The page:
This is the beginning of the unconstitutional black chapter in independent Bangladesh which eventually unleashed forces of anarchy introducing election engineering culture. Since 1975 political upheaval, almost all the elections including the elections of 1977, 1978, all elections under General Ershad regime and the elections up to 2014 have been marred more or less by clashes and violence and that the results were not beyond questions and controversy. Compared to these elections held under a party government, the elections arranged by care-taker government were relatively much fair and more acceptable to the international community.

However, the Magura bye-election triggered a mass violence spilling over ultimately the entire country and the result of which was too bitter for the ruling party to digest. However, irregularities and anomalies like the snatching of ballot boxes, vote centre capturing, fake voting, voting by proxy etc. have all been traditionally quite common manifestations familiar with the people of Bangladesh through all the years after 1975. Money, influence and muscles have always played a role in manipulating and manufacturing the election results in some ways or the other in Bangladesh.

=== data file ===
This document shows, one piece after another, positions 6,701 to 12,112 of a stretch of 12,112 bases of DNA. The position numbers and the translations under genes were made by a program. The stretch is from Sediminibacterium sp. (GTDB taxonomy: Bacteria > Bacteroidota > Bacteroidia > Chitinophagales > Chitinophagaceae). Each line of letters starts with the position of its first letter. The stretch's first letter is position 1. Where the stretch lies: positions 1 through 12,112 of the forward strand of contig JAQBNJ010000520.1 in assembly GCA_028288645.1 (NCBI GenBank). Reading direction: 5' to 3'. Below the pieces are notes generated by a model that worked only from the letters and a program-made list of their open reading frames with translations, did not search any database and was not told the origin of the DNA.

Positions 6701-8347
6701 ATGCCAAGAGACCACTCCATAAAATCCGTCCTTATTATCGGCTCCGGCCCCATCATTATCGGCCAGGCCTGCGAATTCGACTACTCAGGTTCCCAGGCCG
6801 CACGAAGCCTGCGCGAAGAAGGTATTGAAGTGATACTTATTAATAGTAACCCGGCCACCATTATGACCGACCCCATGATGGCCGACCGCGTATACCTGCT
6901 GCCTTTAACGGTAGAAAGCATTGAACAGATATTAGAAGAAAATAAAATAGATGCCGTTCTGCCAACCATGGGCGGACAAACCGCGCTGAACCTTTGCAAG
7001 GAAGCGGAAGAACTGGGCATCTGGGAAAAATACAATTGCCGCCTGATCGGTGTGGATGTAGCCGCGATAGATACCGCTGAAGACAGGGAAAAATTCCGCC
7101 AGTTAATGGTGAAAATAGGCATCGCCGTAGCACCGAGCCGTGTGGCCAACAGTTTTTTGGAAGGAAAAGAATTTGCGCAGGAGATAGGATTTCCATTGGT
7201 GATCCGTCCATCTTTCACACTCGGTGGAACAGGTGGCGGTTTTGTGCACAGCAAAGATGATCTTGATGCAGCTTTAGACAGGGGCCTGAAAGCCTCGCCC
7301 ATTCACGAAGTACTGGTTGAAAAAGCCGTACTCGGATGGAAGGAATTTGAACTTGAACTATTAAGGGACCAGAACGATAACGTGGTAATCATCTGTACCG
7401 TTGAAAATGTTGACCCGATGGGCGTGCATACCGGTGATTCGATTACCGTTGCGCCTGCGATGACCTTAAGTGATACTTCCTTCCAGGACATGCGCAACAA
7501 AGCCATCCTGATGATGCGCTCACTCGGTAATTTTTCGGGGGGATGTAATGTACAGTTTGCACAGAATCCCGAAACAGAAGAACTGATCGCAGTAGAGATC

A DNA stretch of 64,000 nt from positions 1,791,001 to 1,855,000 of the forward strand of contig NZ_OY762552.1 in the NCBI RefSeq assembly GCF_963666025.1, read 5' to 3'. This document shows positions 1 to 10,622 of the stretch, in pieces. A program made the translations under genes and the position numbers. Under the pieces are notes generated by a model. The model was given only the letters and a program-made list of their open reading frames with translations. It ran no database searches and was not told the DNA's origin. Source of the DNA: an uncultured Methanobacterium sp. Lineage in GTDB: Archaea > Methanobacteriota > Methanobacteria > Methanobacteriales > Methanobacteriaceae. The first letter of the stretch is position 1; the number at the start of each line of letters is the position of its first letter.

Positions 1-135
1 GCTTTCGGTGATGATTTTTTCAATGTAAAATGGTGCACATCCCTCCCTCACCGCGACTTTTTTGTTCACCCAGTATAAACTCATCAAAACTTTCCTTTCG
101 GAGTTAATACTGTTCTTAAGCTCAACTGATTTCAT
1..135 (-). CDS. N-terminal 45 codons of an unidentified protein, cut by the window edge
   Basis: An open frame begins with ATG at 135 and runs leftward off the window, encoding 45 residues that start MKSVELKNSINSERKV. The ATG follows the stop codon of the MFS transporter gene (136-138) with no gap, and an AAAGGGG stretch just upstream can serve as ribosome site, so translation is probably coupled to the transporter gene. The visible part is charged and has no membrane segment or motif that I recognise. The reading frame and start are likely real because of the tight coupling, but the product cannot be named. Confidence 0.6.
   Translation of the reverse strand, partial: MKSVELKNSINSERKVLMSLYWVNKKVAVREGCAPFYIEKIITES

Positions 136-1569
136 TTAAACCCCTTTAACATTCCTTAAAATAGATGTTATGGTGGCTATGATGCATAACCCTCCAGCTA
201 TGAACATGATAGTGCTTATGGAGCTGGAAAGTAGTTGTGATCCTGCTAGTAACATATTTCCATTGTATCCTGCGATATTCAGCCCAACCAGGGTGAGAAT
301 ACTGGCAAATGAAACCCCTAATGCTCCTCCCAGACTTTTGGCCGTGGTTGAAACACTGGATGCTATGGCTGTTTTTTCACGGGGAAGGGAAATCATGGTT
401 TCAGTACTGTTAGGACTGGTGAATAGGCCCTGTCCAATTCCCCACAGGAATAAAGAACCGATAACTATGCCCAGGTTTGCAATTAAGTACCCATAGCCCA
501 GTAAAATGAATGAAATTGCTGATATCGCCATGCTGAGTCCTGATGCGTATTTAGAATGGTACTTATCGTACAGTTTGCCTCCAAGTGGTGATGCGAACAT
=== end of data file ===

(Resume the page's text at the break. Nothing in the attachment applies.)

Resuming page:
With the boycotting of 2014 national election by the major opposition coalition, the 20-party Alliance, the election of 2014 was undeniably unilateral and non-participatory election. In the perspective of 2014 election, the coming election scheduled to be held at the end of 2018 is obviously the toughest ever challenge for Bangladesh. Once we want to arrange for a participatory, credible and legitimate election, each and every stakeholder in the democratic process will have to sit in dialogue without wasting any single day.

The present political scenario is horribly volatile with fiercely belligerent stands and stances of both the ruling bloc dictated by Awami League and the opposition bloc led by BNP. A national crisis like the election-related impasse can never be resolved through hostile war of words or noisy and frightening showdown on the streets. The voters are now more conscious than anytime before. They can assess the changing situation as well as the roles and the involvement of the political parties in the issues concerning the people with more mature and surer accuracy.